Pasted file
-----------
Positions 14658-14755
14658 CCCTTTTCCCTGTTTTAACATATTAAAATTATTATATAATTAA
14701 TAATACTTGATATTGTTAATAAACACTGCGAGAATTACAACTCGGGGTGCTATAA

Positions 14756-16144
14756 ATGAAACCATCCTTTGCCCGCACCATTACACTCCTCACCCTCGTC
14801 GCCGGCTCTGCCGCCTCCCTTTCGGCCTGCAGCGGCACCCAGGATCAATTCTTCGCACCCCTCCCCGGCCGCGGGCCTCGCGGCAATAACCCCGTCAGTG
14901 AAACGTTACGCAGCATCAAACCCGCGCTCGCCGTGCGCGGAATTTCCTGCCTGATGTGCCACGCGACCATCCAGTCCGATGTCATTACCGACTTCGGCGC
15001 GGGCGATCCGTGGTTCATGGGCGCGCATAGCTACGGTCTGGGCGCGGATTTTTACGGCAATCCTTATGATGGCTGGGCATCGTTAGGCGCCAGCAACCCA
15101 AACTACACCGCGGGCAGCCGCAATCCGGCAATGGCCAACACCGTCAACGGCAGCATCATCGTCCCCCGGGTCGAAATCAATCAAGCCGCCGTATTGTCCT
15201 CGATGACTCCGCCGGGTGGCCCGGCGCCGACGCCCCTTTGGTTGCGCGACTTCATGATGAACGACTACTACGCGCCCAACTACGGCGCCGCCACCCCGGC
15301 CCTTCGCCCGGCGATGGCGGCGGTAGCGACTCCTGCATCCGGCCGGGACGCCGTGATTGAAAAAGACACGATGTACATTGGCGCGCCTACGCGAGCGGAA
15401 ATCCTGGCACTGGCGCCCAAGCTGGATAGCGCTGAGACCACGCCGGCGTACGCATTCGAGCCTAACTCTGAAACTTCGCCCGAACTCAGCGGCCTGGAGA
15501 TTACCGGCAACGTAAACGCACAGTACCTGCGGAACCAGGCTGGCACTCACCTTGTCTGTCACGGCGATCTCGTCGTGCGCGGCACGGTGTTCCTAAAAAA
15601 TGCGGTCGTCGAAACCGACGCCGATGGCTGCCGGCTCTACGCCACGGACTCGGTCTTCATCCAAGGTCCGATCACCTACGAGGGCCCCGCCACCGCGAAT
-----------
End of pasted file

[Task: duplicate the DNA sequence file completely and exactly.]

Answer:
Positions 14658-14755
14658 CCCTTTTCCCTGTTTTAACATATTAAAATTATTATATAATTAA
14701 TAATACTTGATATTGTTAATAAACACTGCGAGAATTACAACTCGGGGTGCTATAA

Positions 14756-16144
14756 ATGAAACCATCCTTTGCCCGCACCATTACACTCCTCACCCTCGTC
14801 GCCGGCTCTGCCGCCTCCCTTTCGGCCTGCAGCGGCACCCAGGATCAATTCTTCGCACCCCTCCCCGGCCGCGGGCCTCGCGGCAATAACCCCGTCAGTG
14901 AAACGTTACGCAGCATCAAACCCGCGCTCGCCGTGCGCGGAATTTCCTGCCTGATGTGCCACGCGACCATCCAGTCCGATGTCATTACCGACTTCGGCGC
15001 GGGCGATCCGTGGTTCATGGGCGCGCATAGCTACGGTCTGGGCGCGGATTTTTACGGCAATCCTTATGATGGCTGGGCATCGTTAGGCGCCAGCAACCCA
15101 AACTACACCGCGGGCAGCCGCAATCCGGCAATGGCCAACACCGTCAACGGCAGCATCATCGTCCCCCGGGTCGAAATCAATCAAGCCGCCGTATTGTCCT
15201 CGATGACTCCGCCGGGTGGCCCGGCGCCGACGCCCCTTTGGTTGCGCGACTTCATGATGAACGACTACTACGCGCCCAACTACGGCGCCGCCACCCCGGC
15301 CCTTCGCCCGGCGATGGCGGCGGTAGCGACTCCTGCATCCGGCCGGGACGCCGTGATTGAAAAAGACACGATGTACATTGGCGCGCCTACGCGAGCGGAA
15401 ATCCTGGCACTGGCGCCCAAGCTGGATAGCGCTGAGACCACGCCGGCGTACGCATTCGAGCCTAACTCTGAAACTTCGCCCGAACTCAGCGGCCTGGAGA
15501 TTACCGGCAACGTAAACGCACAGTACCTGCGGAACCAGGCTGGCACTCACCTTGTCTGTCACGGCGATCTCGTCGTGCGCGGCACGGTGTTCCTAAAAAA
15601 TGCGGTCGTCGAAACCGACGCCGATGGCTGCCGGCTCTACGCCACGGACTCGGTCTTCATCCAAGGTCCGATCACCTACGAGGGCCCCGCCACCGCGAAT